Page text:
For information, call the Office of Admissions at 817-735-2401, email sph@unthsc.edu or visit unthsc.edu/school-of-public-health/doc.

Posted Date: December 19, 2016
erin-carlson_2016

Dr. Erin Carlson

As a public health student working on her doctoral degree, Erin Carlson, DrPH, questioned how reaching out to one local apartment complex could make a significant impact in breast cancer prevention.

What she learned, after early detection saved the lives of several South Dallas women in that neighborhood, was that there are no small efforts in public health.

Dr. Carlson – who taught Health Management and Policy for UNT Health Science Center before joining the University of Texas at Arlington (UTA) in a new position – was recently invited back to campus by the UNTHSC Public Health Student Government Association to present The Last Lecture, where professors are asked, “If you could give one closing lecture, what would you say?”

“It’s important to know in public health that you don’t have to travel halfway around the world to make a difference in people’s lives, because every effort counts wherever you are,” Dr. Carlson said. “If you can touch someone’s life – help someone who might not otherwise have survived, like the women we reached in South Dallas, then you will have made a difference.”

Dr. Carlson recalled growing up in a small town outside Lincoln, Nebraska, where her father embraced family, community and caring for others in both his personal and professional life. His work as a country lawyer was as much about being a friend and good neighbor as it was about offering legal advice.

“His example helped me see the importance of being truly interested in the details of people’s lives,” Dr. Carlson said. “My dad didn’t just know people as clients. He got to know them. He inquired about their kids and grandkids, their interests, their goals. He cared about their farms, their lives and their livelihoods, and what was important to them. And it’s when you take the time to inquire and really get to know those details of people’s lives that you can truly begin to care about them and help them.”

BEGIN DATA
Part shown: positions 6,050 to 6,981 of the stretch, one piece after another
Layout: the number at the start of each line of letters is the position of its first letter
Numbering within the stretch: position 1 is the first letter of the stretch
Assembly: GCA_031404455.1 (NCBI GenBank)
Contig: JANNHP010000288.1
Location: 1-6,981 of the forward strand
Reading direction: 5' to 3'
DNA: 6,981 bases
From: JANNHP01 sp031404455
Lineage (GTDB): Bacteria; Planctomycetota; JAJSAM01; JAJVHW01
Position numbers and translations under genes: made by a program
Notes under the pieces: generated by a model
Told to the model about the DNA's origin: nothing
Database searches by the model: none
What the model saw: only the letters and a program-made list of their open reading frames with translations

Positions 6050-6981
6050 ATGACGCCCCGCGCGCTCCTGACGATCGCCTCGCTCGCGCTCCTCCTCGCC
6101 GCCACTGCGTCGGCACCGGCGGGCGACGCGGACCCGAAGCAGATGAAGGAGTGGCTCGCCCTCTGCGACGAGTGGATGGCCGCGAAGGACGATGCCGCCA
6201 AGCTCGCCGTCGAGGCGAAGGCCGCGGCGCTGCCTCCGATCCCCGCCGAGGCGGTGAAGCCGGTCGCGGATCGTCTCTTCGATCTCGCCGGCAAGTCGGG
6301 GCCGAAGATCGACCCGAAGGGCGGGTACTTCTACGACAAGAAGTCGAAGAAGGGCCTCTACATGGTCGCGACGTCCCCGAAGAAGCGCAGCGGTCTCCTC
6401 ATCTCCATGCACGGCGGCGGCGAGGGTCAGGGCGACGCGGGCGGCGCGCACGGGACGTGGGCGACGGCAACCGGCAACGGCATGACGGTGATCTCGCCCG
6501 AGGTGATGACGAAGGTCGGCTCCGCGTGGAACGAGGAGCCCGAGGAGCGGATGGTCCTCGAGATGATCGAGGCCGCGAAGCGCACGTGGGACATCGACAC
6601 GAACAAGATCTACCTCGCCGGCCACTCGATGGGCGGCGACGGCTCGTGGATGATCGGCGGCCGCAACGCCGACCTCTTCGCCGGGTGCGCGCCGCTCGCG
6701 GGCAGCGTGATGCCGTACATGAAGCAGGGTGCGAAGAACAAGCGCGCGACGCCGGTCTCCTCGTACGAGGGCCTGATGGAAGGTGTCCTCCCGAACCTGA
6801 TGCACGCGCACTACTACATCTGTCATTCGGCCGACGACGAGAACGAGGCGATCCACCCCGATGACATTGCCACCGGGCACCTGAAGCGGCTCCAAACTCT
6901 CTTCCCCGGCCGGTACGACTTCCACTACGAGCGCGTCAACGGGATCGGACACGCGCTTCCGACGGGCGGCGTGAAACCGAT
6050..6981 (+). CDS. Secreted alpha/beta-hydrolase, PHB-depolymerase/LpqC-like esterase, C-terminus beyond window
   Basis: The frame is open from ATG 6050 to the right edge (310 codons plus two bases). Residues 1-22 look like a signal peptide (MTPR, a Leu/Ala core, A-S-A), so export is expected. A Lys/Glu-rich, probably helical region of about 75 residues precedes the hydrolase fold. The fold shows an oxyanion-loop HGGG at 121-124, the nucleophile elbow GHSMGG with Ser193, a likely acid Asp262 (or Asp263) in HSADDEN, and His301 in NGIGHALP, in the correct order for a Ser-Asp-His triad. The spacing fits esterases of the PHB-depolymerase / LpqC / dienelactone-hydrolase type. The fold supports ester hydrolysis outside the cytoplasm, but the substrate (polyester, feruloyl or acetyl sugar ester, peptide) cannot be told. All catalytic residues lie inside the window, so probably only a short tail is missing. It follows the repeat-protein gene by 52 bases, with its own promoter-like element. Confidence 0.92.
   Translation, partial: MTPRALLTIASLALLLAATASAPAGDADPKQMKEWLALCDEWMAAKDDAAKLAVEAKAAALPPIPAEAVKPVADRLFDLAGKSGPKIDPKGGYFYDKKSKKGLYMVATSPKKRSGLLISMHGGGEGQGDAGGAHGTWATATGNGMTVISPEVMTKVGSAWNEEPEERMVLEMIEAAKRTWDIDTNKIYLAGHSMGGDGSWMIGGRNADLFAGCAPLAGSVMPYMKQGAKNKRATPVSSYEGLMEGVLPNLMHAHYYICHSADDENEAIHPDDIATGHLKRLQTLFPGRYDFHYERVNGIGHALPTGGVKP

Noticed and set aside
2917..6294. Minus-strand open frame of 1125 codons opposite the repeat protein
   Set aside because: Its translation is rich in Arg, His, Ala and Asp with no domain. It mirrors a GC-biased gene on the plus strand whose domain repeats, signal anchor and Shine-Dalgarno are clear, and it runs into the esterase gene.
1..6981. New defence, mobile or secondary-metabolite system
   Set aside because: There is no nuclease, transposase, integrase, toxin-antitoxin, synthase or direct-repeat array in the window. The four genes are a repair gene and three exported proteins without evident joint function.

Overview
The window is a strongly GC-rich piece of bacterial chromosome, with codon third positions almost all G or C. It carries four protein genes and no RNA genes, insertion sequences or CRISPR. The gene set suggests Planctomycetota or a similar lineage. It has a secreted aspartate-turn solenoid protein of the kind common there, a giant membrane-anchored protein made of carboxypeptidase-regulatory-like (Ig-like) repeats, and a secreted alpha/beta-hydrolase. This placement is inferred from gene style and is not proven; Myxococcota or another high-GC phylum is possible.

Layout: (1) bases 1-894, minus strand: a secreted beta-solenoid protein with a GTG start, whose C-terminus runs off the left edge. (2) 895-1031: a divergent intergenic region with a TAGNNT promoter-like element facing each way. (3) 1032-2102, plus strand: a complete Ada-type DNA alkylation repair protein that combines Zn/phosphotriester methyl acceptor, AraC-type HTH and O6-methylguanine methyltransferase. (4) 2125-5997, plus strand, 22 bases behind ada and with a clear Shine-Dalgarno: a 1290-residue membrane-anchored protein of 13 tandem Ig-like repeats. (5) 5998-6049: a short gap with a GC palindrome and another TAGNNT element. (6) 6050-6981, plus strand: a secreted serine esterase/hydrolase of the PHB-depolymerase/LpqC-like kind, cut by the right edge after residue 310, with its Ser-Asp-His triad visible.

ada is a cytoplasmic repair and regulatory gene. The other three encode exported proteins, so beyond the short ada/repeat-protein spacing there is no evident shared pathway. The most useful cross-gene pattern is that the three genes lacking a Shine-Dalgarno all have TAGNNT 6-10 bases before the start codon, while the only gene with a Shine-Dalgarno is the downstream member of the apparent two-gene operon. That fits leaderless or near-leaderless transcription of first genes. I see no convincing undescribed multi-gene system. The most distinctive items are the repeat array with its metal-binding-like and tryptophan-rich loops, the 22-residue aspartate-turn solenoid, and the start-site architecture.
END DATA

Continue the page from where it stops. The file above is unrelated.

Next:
To further illustrate, she shared a story of a nursing exam where the final question asked students to name the housekeeper they passed every day between classes, underlining the importance of people and relationships, especially in a profession that takes care of others.

“Wherever you go as public health professionals, get to know those details of people’s lives. Keep your eyes, ears and hearts open to opportunities around you – whether that’s in your own community or anywhere in the world – because if each of us can positively touch even one life, then that’s how we together will make a difference,” she said.

Dr. Carlson currently serves as Associate Professor for the UTA College of Nursing and Health Innovation.

Posted Date: November 10, 2016

On any given day, you might find UNTHSC School of Public Health assistant professor Marcy L. Paul, PhD, eaglescout_h3_1reading to elementary students in local schools and day care centers, working with parents-to-be at area churches, helping high school kids clean up the environment, or connecting with others to build a healthier community.